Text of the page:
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English Dictionary: tract by the DICT Development Group
4 results for tract
From WordNet (r) 3.0 (2006) [wn]:
  1. an extended area of land [syn: tract, piece of land, piece of ground, parcel of land, parcel]
  2. a system of body parts that together serve some particular purpose
  3. a brief treatise on a subject of interest; published in the form of a booklet
    Synonym(s): tract, pamphlet
  4. a bundle of myelinated nerve fibers following a path through the brain
    Synonym(s): nerve pathway, tract, nerve tract, pathway
From Webster's Revised Unabridged Dictionary (1913) [web1913]:
   Tract \Tract\, v. t.
      To trace out; to track; also, to draw out; to protact. [Obs.]
      --Spenser. --B. Jonson.

From Webster's Revised Unabridged Dictionary (1913) [web1913]:
   Tract \Tract\, n. [L. tractus a drawing, train, track, course,
      tract of land, from trahere tractum, to draw. Senses 4 and 5
      are perhaps due to confusion with track. See {Trace},v., and
      cf. {Tratt}.]
      1. Something drawn out or extended; expanse. [bd]The deep
            tract of hell.[b8] --Milton.
      2. A region or quantity of land or water, of indefinite
            extent; an area; as, an unexplored tract of sea.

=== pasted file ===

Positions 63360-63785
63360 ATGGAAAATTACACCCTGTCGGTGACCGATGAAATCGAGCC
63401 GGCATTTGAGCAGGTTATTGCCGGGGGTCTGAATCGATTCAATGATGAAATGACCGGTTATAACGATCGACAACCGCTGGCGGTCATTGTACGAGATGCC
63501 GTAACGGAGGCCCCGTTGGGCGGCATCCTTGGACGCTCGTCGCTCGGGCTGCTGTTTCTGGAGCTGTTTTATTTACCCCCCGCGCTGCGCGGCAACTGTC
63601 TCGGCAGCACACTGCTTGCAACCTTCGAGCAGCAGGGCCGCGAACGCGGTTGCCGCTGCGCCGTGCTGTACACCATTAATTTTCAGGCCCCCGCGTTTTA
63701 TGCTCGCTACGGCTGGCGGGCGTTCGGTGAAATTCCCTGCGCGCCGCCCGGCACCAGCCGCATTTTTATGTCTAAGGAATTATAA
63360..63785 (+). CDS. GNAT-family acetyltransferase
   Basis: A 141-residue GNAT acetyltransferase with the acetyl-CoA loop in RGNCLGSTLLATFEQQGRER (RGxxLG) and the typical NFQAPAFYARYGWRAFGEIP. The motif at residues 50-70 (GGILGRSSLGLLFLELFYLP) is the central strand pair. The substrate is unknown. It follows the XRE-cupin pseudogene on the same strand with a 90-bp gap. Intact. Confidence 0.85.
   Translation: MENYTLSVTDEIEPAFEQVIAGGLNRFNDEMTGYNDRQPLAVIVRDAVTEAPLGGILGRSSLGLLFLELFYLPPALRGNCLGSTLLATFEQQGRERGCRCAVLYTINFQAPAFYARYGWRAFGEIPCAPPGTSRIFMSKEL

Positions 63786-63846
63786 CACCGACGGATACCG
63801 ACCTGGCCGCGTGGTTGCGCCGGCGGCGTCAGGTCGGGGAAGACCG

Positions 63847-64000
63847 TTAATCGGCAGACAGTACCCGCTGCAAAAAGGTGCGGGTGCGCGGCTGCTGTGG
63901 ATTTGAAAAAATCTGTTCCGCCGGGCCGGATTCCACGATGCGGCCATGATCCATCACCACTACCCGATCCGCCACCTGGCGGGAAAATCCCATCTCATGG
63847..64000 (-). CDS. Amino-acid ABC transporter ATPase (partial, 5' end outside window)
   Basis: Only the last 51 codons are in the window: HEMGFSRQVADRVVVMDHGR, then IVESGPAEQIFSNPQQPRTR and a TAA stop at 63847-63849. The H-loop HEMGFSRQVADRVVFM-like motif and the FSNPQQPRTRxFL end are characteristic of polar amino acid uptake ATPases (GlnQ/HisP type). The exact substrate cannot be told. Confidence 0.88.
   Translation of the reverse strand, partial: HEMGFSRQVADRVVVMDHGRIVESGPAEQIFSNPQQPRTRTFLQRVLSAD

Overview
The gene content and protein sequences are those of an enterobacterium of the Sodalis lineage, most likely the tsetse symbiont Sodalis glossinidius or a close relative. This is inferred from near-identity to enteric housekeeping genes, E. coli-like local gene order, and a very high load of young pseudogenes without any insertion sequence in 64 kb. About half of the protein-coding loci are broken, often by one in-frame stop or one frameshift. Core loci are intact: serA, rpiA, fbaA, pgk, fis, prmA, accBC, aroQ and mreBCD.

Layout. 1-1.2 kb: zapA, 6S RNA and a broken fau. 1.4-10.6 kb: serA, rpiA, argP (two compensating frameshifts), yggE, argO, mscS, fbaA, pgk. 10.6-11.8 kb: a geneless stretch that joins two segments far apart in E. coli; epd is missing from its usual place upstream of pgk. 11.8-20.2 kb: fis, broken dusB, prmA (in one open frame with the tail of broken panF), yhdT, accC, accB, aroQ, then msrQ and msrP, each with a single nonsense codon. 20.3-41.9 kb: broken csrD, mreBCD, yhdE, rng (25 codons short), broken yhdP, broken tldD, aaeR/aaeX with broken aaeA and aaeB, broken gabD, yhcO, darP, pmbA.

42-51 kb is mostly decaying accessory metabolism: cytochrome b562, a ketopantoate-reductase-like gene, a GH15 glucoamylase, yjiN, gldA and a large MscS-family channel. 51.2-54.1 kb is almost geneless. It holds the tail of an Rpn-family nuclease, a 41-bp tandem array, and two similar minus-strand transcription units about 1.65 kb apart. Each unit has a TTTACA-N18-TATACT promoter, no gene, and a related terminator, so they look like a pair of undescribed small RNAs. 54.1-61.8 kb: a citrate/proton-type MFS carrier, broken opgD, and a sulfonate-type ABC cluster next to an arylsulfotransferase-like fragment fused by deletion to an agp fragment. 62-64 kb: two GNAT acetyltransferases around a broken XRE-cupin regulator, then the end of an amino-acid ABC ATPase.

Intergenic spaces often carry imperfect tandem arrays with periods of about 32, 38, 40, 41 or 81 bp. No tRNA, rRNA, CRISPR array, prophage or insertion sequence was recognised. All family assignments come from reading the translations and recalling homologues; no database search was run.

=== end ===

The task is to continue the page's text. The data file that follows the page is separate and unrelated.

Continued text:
A very high mountain joined to the mainland by a
                     narrow tract of earth.                        --Addison.
      3. Traits; features; lineaments. [Obs.]
                     The discovery of a man's self by the tracts of his
                     countenance is a great weakness.         --Bacon.
      4. The footprint of a wild beast. [Obs.] --Dryden.
      5. Track; trace. [Obs.]
                     Efface all tract of its traduction.   --Sir T.
                     But flies an eagle flight, bold, and forthon,
                     Leaving no tract behind.                     --Shak.
      6. Treatment; exposition. [Obs.] --Shak.
      7. Continuity or extension of anything; as, the tract of
            speech. [Obs.] --Older.
      8. Continued or protracted duration; length; extent.
            [bd]Improved by tract of time.[b8] --Milton.
      9. (R. C. Ch.) Verses of Scripture sung at Mass, instead of
            the Alleluia, from Septuagesima Sunday till the Saturday
            befor Easter; -- so called because sung tractim, or
            without a break, by one voice, instead of by many as in
            the antiphons.
      Syn: Region; district; quarter; essay; treatise;

From Webster's Revised Unabridged Dictionary (1913) [web1913]:
   Tract \Tract\, n. [ tractate.]
      A written discourse or dissertation, generally of short
      extent; a short treatise, especially on practical religion.
               The church clergy at that time writ the best collection
               of tracts against popery that ever appeared. --Swift.
      {Tracts for the Times}. See {Tractarian}.
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